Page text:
“Don’t quit your day job” is the taunt often aimed at those who can’t sing. Some famous musicians did just that, quitting their boring day jobs after their music careers started to take off.
It’s tempting to think of our favourite musicians as having always been that famous, as if they were just born into fame and fortune. Yet they often started in the most normal of jobs, working to make ends meet as they dreamt of becoming a musician.
That Starbucks barista? They could be the next big pop star. The uber driver who drove you home last weekend? He might be working on a punk record right now.
Read on to discover some of the most surprising day jobs that musicians had before they became famous, including a heavy metal legend working in an abattoir and a grunge icon cleaning toilets.
Ozzy Osbourne (Slaughterhouse Worker)
Ozzy in a Slaughterhouse? I could see that very easily. The Prince of Darkness flitted between labouring jobs after deciding to leave school aged just 15, including trainee plumber, apprentice toolmaker, and working on a construction site. He also worked in an abattoir and maybe that abrasive, gross environment had a hand in the Black Sabbath sound.
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Freddie Mercury (Second-Hand Clothes Stall)
Imagine rocking up to a Sunday Market and haggling with the frontman of Queen. Mercury ran a stall in Kensington Market in London alongside Roger Taylor before they were famous, although the flamboyant Mercury probably still stood out. They sold second-half Edwardian clothes and scarves and artwork. How stylish.
David Berman (Art Gallery Security Guard)
One of the great singer-songwriters of his generation, the late Berman (he died by suicide in 2019) worked as a security guard at New York’s prestigious Whitney Museum of American Art. He just so happened to be living with Stephen Malkmus and Bob Nastanovich, who he formed the band Silver Jews with but the pair would find greater fame in the iconic 90’s group Pavement. It’s no wonder that Berman penned some of the finest songs of the last few decades: there’s a lot of time to think up lyrics while standing still watching people look at paintings.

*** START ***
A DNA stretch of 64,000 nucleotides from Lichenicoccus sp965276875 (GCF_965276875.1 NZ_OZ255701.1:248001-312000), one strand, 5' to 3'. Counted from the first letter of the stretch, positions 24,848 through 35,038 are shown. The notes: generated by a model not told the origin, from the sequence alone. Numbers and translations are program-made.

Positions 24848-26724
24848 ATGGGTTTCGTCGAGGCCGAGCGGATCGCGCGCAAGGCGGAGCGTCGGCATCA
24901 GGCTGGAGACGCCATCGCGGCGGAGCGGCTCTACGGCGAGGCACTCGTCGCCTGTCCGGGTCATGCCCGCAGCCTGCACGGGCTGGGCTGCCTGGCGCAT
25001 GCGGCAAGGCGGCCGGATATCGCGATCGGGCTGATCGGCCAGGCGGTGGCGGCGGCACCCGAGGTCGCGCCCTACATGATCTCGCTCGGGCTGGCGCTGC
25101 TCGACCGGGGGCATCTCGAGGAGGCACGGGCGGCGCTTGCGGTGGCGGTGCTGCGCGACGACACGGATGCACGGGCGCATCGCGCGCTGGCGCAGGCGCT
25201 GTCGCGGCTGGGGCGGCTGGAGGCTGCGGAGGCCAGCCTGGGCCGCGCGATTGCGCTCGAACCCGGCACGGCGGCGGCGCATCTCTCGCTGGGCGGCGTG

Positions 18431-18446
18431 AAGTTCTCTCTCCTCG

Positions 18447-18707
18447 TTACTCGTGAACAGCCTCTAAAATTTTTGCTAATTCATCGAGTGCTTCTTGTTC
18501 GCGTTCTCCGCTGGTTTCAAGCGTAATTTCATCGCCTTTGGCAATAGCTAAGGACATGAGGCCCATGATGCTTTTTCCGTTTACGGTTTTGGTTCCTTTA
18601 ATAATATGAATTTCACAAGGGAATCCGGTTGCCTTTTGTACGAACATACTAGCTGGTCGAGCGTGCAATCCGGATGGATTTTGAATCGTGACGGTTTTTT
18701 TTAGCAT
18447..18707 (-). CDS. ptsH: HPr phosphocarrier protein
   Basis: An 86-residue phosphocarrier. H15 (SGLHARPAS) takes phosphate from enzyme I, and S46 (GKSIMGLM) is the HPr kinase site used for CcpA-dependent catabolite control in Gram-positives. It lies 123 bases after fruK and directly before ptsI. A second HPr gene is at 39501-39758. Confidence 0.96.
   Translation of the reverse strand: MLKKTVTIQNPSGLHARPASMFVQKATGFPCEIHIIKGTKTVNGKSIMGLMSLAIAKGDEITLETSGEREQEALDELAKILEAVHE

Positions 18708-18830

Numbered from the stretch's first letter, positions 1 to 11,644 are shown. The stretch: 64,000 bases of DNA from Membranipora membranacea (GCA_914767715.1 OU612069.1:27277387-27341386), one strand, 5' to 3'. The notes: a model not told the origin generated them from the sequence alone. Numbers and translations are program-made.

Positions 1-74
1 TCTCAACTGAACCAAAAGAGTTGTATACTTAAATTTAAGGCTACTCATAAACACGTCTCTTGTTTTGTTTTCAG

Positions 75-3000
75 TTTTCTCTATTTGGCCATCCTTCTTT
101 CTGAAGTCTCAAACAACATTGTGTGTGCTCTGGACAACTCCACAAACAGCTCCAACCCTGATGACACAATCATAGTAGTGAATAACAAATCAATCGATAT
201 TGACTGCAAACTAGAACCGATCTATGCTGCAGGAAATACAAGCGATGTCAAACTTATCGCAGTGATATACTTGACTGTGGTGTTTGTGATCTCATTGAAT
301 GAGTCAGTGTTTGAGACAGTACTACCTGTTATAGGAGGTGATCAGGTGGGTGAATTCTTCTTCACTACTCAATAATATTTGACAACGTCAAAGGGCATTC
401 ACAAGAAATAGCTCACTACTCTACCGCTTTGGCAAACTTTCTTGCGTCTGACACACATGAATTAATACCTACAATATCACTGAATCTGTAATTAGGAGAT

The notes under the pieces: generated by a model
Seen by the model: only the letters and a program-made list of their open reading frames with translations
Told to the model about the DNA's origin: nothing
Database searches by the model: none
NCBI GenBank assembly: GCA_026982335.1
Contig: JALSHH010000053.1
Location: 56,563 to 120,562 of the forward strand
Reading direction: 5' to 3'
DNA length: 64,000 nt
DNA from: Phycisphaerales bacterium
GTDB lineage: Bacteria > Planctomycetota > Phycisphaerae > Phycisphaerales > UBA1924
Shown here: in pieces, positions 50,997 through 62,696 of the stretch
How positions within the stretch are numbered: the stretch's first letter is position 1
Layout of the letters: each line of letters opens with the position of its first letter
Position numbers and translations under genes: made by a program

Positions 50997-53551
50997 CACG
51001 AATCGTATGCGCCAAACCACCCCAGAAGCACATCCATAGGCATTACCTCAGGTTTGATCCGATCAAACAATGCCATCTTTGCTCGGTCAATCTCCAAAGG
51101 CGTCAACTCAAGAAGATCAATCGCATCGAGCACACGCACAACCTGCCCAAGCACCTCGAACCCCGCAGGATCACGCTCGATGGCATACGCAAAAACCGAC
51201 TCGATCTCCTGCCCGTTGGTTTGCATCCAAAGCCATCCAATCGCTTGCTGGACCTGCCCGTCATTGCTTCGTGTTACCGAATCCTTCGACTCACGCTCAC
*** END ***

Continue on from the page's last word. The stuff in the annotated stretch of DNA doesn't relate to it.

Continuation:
Jack White (Upholsterer)
Ever wondered where White got the name Third Man for his record label? Wonder no more. Before forming The White Stripes, the garage rocker started a one-man business, Third Man Upholstery, after completing a three-year apprenticeship. Luckily he met Meg White around the same time and the rest was history.
Kurt Cobain (Janitor)
I don’t know about you but the janitors at my schools never seemed musically-gifted. Yet before becoming a legend with Nirvana, Cobain spent several years working for a janitorial service in his hometown of Aberdeen, Washington State. Such honest work probably helped Cobain feel like a relatable everyman even when he was ascending to the pinnacle of music.
Brandon Flowers (Bellhop)
Of course Brandon Flowers worked in a casino. As the frontman of The Killers, probably the biggest band to emerge from Las Vegas, Flowers had the most Las Vegas of jobs before finding fame. He worked as a bellhop at the Gold Coast Hotel in his native city at the same time as he started to form what would become The Killers.